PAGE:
Protests over the past couple of weeks have called for a ceasefire between Israel and Gaza.
What most of those demands don’t seem to realize (or don’t care to acknowledge) is that there was a ceasefire between Israel and Gaza, mediated by Egypt and agreed upon in May 2023.
Hamas decided to unilaterally violate that ceasefire on October 7, 2023 with the wanton targeting and murder of Israeli civilians, along with hostage-taking on a large scale.
Any call for a ceasefire not contingent on Hamas releasing all hostages and handing over the architects of the October 7 terrorist attack is little more than a call for a unilateral surrender by Israel.
Numerous professors at Columbia University signed off on an open letter in defense of “robust debate about the history and meaning of the war in Israel/Gaza.” Among other things, the letter defends a student statement about the war,
In our view, the student statement aims to recontextualize the events of October 7, 2023, pointing out that military operations and state violence did not begin that day, but rather it represented a military response by a people who had endured crushing and unrelenting state violence from an occupying power over many years. One could regard the events of October 7th as just one salvo in an ongoing war between an occupying state and the people it occupies, or as an occupied people exercising a right to resist violent and illegal occupation, something anticipated by international humanitarian law in the Second Geneva Protocol. In either case armed resistance by an occupied people must conform to the laws of war, which include a prohibition against the intentional targeting of civilians. The statement reflects and endorses this legal framework, including a condemnation of the killing of civilians.
The statement concludes with a demand that Columbia University reverse a decision to create curricular and research programs in Israel, a demand also made by over 100 Columbia faculty last year, and that the university cease issuing statements that favor the suffering and death of Israelis or Jews over the suffering and death of Palestinians, and/or that fail to recognize how challenging this time has been for all students, not just some.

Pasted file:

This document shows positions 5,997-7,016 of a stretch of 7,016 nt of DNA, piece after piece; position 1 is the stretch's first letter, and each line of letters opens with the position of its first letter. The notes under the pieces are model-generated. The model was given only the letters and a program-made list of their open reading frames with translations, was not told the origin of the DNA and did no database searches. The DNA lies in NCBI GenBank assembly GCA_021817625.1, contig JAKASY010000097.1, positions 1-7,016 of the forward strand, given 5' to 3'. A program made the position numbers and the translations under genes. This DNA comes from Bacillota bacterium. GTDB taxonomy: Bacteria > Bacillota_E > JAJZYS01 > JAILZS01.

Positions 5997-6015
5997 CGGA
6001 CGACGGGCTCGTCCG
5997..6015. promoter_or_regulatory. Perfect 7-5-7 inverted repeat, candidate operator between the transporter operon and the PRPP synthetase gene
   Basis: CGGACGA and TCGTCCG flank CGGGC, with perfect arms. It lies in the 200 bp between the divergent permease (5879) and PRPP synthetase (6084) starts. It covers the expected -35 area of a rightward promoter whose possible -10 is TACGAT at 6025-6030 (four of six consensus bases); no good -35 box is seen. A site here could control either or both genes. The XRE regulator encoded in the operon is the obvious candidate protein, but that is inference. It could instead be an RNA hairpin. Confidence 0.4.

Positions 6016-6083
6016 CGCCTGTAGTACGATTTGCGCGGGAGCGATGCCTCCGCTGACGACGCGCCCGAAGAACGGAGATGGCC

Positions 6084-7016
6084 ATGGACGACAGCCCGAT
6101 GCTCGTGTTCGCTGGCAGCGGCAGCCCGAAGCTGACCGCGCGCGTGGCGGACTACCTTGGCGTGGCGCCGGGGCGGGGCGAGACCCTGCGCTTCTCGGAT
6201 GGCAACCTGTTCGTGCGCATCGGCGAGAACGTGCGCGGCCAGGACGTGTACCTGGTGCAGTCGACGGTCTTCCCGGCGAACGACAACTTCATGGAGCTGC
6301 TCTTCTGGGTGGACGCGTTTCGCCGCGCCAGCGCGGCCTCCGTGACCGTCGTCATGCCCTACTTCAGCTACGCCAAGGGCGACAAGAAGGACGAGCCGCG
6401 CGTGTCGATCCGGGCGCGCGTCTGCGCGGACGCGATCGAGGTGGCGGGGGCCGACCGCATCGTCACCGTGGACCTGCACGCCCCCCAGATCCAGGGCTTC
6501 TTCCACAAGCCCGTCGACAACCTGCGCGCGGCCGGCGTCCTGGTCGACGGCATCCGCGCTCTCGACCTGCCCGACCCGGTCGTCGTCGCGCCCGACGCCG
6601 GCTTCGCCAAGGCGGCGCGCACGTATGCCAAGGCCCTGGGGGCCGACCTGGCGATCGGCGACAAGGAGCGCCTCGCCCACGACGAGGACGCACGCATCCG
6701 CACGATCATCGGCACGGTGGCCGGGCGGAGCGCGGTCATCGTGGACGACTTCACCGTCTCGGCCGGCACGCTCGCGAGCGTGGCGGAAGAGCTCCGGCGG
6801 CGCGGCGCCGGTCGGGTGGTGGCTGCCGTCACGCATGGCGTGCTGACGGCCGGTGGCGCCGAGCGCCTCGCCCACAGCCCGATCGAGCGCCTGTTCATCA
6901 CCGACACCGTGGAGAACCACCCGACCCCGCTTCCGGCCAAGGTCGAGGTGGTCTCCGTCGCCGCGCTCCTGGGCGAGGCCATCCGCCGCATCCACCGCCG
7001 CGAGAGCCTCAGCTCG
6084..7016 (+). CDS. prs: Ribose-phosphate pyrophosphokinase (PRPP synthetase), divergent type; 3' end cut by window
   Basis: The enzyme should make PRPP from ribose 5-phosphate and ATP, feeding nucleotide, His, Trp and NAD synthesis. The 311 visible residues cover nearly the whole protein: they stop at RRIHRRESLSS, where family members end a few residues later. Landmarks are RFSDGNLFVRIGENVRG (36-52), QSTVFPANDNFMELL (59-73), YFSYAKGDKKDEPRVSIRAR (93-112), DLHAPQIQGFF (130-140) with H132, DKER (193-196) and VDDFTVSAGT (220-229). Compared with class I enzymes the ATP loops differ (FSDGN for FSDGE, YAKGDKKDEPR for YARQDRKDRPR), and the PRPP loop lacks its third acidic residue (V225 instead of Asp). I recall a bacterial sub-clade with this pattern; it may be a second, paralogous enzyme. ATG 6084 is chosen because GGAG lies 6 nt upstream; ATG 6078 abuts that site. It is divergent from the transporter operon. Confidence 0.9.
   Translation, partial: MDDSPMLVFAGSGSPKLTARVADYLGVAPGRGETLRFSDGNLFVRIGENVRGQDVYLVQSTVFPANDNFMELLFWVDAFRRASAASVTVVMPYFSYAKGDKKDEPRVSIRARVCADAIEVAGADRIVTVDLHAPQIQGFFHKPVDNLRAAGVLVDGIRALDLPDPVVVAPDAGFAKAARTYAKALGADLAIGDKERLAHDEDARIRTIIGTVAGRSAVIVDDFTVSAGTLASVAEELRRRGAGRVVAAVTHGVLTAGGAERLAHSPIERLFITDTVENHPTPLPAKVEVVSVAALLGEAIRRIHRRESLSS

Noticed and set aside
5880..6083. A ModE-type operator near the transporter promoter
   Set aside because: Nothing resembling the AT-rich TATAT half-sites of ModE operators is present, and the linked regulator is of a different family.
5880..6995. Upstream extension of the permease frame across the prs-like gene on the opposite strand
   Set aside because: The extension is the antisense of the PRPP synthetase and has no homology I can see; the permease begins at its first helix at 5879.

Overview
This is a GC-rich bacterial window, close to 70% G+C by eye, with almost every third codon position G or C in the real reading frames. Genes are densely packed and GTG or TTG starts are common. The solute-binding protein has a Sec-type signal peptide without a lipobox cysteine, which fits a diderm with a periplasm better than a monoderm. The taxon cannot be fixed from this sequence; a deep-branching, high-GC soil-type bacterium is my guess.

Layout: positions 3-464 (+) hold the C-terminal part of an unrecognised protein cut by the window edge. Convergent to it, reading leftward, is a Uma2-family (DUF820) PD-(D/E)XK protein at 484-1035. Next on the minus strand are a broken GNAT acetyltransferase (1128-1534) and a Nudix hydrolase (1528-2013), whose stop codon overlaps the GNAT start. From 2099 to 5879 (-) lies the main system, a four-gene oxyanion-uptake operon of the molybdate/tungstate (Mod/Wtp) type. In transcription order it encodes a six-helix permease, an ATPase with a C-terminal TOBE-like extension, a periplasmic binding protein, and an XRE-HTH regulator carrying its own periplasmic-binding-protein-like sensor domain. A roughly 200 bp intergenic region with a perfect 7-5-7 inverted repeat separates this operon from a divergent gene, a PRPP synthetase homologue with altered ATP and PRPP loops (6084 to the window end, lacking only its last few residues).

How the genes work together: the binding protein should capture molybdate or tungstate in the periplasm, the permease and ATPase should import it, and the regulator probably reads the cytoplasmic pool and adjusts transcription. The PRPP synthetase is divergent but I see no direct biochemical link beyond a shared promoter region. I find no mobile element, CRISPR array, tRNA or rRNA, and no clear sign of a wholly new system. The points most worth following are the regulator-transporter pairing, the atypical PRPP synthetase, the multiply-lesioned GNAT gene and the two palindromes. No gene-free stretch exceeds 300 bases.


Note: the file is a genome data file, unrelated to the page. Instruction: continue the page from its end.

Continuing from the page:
It is worth noting that not all of us agree with every one of the claims made in the students’ statement, but we do agree that making such claims cannot and should not be considered anti-Semitic. Their merits are being debated by governmental and non-governmental agencies at the highest level, and constitute a terrain of completely legitimate political and legal debate.
So, the intentional targeting and slaughter of civilians at a music festival and infants in their beds is to be “recontextualized” as “military action.”
To be honest, it’s hard to be mad. Ivy League professors providing cover for anti-semitism is the most Ivy League thing ever.
Today I learned that Wikipedia has an entry devoted to nothing but animal-related conspiracy theories centering around Israel.
For example, the entry notes that in 2010 a series of shark attacks off the coast of the South Sinai were alleged to be Israeli acts of aggression,
Following the attacks, in an interview on Tawfik Okasha’s popular but controversial Egypt Today television show, a Captain Mustafa Ismail, introduced as “a famous diver,” alleged that the GPS tracking device found on one of the sharks was in fact a “guiding device” planted by Israeli agents. Prompted in a television interview for comments, the governor of South Sinai, Mohammad Abdul Fadhil Shousha, initially said: “What is being said about the Mossad throwing the deadly shark [in the sea] to hit tourism in Egypt is not out of the question. But it needs time to confirm.” The Israeli foreign ministry, in response, suggested that Shousha had seen “Jaws one time too many.” The governor later dismissed the event as being connected to Israel.
Okay, some crazy guy with a TV show spouts conspiracy theories. In America, we call that Glenn Beck. But in 2008, the official Palestinian news agency accused Israel of employing “supernatural rats” to drive Arab residents from the Old City of Jerusalem,
In July 2008, the official Palestinian news agency, Wafa, accused Israel of using “supernatural rats” that “can even chase away Arab cats” to encourage Arab residents of the Old City of Jerusalem to flee in panic. “Over the past two months, dozens of settlers come to the alleyways and streets of the Old City carrying iron cages full of rats,” Wafa claimed. “They release the rats, which find shelter in open sewage systems.” Jerusalem Municipality spokesman Gidi Schmerling rejected the report as “pure fiction.”
Okay, then. In America we would never believe this sort of nonsense. Rather, in this country it is Bill Belichick who uses the supernatural rats to spy on visiting teams.
The Committee for Accuracy in Middle East Reporting has a thorough explanation from 2002 of how this quote was created and perpetuated (a Google search today turns it up mostly on the usual suspects of anti-Semitic blogs).